August 6, 2019

Watch out for Metrotheft

Wage theft is extraordinarily rampant across the transport industry. The TWU has the evidence that shows many transport workers are being underpaid every day.

Companies are on notice from the TWU, if they make a decision that leads to transport workers not being paid the correct wage, then they have engaged in wage theft. 

The TWU has obtained many legal outcomes for members that rectifies instances of wage theft. We know that the system is broken. There is no serious disincentive in place for employers who engage in wage theft and often recovering the correct amounts owed is extremely difficult.

Wage theft is rampant even in transport companies working on projects that are under the oversight of government.


Metromix is a large concrete transport company that has happily taken the taxpayer dollar whilst engaging in wage theft. The TWU took Metromix to the Federal Circuit Court because they failed to properly pay meal allowances to a TWU member since 2013. 

In an arrogant display that amounts to total contempt of its workers and the legal system, Metromix refused to attend the court, twice, to face up to their problem, despite being properly informed of the court hearings. 

The Federal Circuit Court Judge made orders against Metromix declaring they had breached their enterprise agreement and the Fair Work Act. 

Metromix were ordered by the Judge to pay our member back $5877.50 in unpaid wages. 

The TWU are not stopping there, we will return to the Court in September seeking that the Judge order penalties against Metromix for their arrogant act of wage theft.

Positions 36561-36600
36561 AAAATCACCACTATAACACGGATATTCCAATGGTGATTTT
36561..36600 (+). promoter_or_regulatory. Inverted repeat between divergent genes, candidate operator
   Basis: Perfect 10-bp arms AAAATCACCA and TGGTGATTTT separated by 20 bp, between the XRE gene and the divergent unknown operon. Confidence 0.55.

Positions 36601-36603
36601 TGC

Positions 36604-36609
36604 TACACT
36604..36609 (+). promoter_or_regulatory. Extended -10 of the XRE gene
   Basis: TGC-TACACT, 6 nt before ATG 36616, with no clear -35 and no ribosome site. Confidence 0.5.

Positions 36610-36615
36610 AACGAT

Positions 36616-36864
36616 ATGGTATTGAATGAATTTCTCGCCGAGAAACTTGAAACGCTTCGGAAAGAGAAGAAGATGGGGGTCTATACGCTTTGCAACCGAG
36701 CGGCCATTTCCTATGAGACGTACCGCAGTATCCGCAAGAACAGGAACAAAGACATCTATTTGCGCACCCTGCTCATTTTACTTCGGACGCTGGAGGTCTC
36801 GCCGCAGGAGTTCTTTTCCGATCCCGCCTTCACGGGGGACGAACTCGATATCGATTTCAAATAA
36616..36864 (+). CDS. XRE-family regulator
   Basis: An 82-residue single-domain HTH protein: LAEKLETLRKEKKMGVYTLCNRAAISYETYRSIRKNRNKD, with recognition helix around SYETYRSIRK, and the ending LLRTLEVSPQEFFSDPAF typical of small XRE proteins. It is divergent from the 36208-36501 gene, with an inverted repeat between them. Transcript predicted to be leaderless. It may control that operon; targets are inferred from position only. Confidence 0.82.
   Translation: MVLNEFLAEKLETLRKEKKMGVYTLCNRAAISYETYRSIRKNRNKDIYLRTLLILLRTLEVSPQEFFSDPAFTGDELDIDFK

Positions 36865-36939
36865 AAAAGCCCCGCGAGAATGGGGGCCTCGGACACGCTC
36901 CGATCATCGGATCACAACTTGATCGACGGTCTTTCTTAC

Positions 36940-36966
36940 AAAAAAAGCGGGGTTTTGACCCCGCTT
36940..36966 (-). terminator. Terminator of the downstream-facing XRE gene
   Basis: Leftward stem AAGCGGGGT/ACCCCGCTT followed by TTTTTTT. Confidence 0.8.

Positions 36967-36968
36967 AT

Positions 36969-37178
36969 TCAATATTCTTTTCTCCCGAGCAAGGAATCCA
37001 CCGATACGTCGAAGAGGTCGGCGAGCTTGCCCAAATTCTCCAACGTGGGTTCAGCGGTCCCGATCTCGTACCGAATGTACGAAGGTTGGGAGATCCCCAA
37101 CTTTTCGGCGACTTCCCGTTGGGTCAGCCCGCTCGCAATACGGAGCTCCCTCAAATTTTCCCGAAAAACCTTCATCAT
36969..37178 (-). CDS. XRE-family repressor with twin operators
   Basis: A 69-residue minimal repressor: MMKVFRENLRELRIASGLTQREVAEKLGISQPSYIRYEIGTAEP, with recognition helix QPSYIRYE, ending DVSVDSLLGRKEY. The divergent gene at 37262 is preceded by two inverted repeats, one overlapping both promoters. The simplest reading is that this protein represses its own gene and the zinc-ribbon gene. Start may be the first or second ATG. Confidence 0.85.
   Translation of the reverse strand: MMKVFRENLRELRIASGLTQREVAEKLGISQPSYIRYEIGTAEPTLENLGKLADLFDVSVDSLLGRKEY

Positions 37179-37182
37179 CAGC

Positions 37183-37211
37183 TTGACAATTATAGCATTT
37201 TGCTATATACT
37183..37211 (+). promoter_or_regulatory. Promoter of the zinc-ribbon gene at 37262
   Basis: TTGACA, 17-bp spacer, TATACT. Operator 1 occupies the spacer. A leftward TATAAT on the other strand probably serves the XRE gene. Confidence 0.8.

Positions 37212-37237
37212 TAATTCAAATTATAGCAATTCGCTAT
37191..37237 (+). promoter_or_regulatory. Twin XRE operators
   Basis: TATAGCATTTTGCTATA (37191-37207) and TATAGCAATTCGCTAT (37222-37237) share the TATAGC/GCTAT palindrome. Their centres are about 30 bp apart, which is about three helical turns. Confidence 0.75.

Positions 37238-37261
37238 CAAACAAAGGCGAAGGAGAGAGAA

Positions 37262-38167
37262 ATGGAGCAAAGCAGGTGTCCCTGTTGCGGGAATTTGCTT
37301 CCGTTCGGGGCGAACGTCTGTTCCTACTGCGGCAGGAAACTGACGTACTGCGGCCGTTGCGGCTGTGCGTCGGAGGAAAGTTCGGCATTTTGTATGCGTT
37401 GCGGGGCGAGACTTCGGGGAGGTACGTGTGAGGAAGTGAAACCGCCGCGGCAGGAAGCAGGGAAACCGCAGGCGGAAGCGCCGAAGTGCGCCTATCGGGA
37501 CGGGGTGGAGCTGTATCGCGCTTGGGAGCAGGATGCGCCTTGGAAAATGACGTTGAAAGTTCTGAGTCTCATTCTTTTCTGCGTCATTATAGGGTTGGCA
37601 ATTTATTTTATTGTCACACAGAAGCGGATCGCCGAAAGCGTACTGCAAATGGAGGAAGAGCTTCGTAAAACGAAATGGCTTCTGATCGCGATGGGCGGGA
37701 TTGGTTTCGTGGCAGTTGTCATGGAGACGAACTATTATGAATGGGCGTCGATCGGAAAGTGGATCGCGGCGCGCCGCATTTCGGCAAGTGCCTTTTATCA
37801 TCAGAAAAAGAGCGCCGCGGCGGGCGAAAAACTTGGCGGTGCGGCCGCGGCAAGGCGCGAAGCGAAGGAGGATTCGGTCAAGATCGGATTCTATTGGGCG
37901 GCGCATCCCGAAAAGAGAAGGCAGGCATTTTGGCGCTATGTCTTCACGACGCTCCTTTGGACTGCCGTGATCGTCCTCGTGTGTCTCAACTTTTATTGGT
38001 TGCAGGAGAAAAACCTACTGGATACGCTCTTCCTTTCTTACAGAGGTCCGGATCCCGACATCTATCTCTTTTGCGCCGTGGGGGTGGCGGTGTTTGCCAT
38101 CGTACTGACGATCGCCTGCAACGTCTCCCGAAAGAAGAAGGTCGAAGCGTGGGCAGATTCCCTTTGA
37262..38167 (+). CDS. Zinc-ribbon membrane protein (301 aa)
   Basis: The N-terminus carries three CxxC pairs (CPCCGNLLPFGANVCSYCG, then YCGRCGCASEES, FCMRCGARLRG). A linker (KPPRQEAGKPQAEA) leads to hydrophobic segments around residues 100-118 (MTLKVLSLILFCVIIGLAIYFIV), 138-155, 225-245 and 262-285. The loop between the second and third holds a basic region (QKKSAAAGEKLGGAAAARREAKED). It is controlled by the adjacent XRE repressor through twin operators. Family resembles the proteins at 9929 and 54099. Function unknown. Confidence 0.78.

For many operators in the transport industry, wage theft has become the new business model. For the TWU and our members this is unacceptable and we know the problem will become more widespread if dodgy bosses are not held accountable for their actions. 

Companies that engage in wage theft often plead ignorance when they are caught out by the TWU despite the industry knowledge they clearly possess from running a large fleet and working for major government projects. 

Wage theft is stealing from transport workers, their families and taxpayers.

The current laws make wage theft too easy and the punishment is too light. This means that clients, like the NSW Government, are able to turn a blind eye to what is going on in their own supply chain. 

If a company is stealing money from workers, there is no guarantee they are taking care of other issues like the maintenance of trucks or safety. Safety is a shared responsibility of all in the supply chain including the client, who inevitably places the most pressure on transport workers with their control of the industry.  

Clients that utilise their position to drive down costs and ensure there is a race to the bottom are making profits from wage theft in their supply chain.


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